Monthly Archives: September 2014

He Said, She Said

Things the hubs and I have said to each other recently:

Me: “If I tell you something, are you going to make fun of me?”
Dutch: “Probably.”

Dutch: “I had a dream that there was a woman at church who was a retiring magician, and she wanted to give us all her old magic props. When we said our life wasn’t really conducive to staging magic tricks, she couldn’t believe we wouldn’t want her stuff. I had to keep turning it down and it was really awkward.”
Me: “All we need is a box where the boys can saw each other in half.”

Me: “You act like you’re so easy-going, but you are completely opinionated, just like the rest of us in this house. Which Christmas card do you like most?”
Dutch: “I’m not opinionated. But I don’t like any of those Christmas cards.”

Me: “Remember the year I wrote a funny letter to go with the Christmas cards and you said, “I don’t like it. I think it should just say, ‘We are all well. We hope you are all well too.’ And I said, ‘That is so dumb. It’s like saying nothing. We might as well say nothing.”
Dutch: *turns pink, laughs*

Me: “Did you know that my sister used to work with a woman whose last name was Handfinger, and one day they had a training meeting with a manager whose name was John Armhand? She kept hoping they would address this strange coincidence during the meeting, but they didn’t. Apparently the Handfinger woman got married, but opted to not hyphenate her maiden and married name.”
Dutch: “Why, what was the married name?”
Me: “Brown.”
Dutch: “Good call.”

Me: “Do you think the boys could handle Disneyland?”
Dutch: “They can barely handle The Pie Pizzeria.”

Me: “At your cousin’s baby shower, I showed everyone our family pictures. Aunt Janny said you look just like Jeb Bush.”
Dutch: *howls riotously*

Me: “I don’t think the ice in the ice maker keeps melting into a giant ice blob and clogging up the ice dispenser because the kids leave the freezer door open. I think water is dripping into the ice and causing it to melt into an ice blob.”
Dutch: “No. It’s definitely the kids leaving the freezer door open.”
Me: “I disagree. Engineers don’t always know everything.”
Dutch: *ignores last comment while breaking apart the giant ice blob in the ice maker*

Room to Think

I’ve stepped back and stopped writing much recently. I needed to be quiet and empty and still.

Life at my house is still a vortex with many a Code Brown and daily mopping of Jack’s pee floor. I did manage to carve out some moments of peace and reflection, though. It was a fruitful writing hiatus, because I concluded something that fills me with a pulsing, vibrant sense of gladness.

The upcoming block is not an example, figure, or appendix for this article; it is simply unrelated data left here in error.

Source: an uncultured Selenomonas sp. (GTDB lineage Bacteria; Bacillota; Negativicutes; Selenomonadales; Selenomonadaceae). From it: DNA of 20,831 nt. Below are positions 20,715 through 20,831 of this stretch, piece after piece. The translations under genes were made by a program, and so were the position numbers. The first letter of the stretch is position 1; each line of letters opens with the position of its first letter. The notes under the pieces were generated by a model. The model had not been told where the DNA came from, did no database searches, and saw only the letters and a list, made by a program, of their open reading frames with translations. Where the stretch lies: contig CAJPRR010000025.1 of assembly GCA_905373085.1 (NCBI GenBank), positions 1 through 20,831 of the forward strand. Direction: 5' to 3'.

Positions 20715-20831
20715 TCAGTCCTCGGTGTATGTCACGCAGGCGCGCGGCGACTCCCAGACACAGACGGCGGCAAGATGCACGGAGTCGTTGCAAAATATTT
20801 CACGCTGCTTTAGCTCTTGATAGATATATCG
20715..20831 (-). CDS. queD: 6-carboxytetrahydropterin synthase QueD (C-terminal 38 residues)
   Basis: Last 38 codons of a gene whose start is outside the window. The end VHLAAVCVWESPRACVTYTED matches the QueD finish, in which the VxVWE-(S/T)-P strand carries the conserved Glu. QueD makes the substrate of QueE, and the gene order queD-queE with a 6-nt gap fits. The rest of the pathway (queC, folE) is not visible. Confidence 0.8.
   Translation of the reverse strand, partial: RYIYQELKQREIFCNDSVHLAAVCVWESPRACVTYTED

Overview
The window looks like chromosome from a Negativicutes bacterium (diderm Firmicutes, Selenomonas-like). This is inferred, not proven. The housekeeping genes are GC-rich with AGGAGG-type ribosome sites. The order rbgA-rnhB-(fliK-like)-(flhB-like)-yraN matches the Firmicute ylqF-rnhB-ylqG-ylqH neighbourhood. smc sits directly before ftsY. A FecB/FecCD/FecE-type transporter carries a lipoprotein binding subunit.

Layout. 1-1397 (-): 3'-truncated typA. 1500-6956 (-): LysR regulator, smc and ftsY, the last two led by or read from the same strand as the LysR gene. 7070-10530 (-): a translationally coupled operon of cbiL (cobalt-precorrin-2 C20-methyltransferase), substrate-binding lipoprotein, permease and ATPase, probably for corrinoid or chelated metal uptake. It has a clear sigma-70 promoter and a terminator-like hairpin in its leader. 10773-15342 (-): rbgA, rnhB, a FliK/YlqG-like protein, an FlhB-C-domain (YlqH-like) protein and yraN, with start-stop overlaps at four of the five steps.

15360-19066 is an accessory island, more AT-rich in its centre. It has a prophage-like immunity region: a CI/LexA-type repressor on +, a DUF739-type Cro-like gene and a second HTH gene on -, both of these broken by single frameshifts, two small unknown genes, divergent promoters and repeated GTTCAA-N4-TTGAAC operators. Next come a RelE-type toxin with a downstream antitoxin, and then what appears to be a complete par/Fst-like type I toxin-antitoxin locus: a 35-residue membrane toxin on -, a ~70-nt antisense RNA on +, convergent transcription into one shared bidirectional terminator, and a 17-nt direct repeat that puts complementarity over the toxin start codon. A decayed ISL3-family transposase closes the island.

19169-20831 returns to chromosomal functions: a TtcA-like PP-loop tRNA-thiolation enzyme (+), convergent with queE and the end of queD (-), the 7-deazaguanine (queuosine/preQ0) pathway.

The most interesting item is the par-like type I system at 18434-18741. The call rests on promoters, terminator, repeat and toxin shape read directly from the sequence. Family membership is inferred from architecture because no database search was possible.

It’s this: My children have taught me to be more than I was before. They are valiant.. They respond resiliently to their challenges. They have altered the priorities, shape, and trajectory of our family.

I like us better now.

Children are an Heritage

We have returned from our annual Heritage Weekend at the cabin. It’s three days where twenty-six people, including fourteen children, do family bonding things. We launch water bottle rockets into the sky, have a cousin sleep-out in Grandma’s barn, pick pumpkins from Grandpa’s garden, and repeatedly kick the kids off their mobile devices.

September is a glorious time of year for Dutch oven dinners, campfires, hoops in the driveway, toddlers playing trains, and Jack vacuuming up the dead Box Elder bugs.






At our Sunday devotional, we talked about relatives and ancestors who have influenced us. Three of my brothers-in-law told us about men in their lives who made a profound positive impact on them. They said things like,

“My grandpa was the constant in my life. He was there when my unstable parents weren’t. He taught me how to live decently. He taught me how to be a man.”

“My grandpa found small ways to connect with me. He showed interest in things I was interested in. He spent time talking with me. His influence shaped me into the person I am.”

“My dad had his faults, but he loved his family and created traditions of camping and being together outdoors–things we still do. He couldn’t always show that he cared, but he did care and I’m grateful he was my dad.”

We planted a burr oak tree in remembrance of my great-grandpa Lawrence Criddle, a man with big hair and a generous heart, who my dad described as, “the finest man I ever knew.”


Raising up and nurturing a younger generation requires selflessness and character. It gives our lives meaning and purpose.

Like the burr oak, it is something beautiful.

Old Crone Speaks

I’ve become the thirty-something equivalent of a creepy old crone in a fairy tale. I’m all hunched over and crabby, with stringy hair and buggy sleepless eyes, foreseeing doom and gloom everywhere I look.

I’m basically a Disney witch.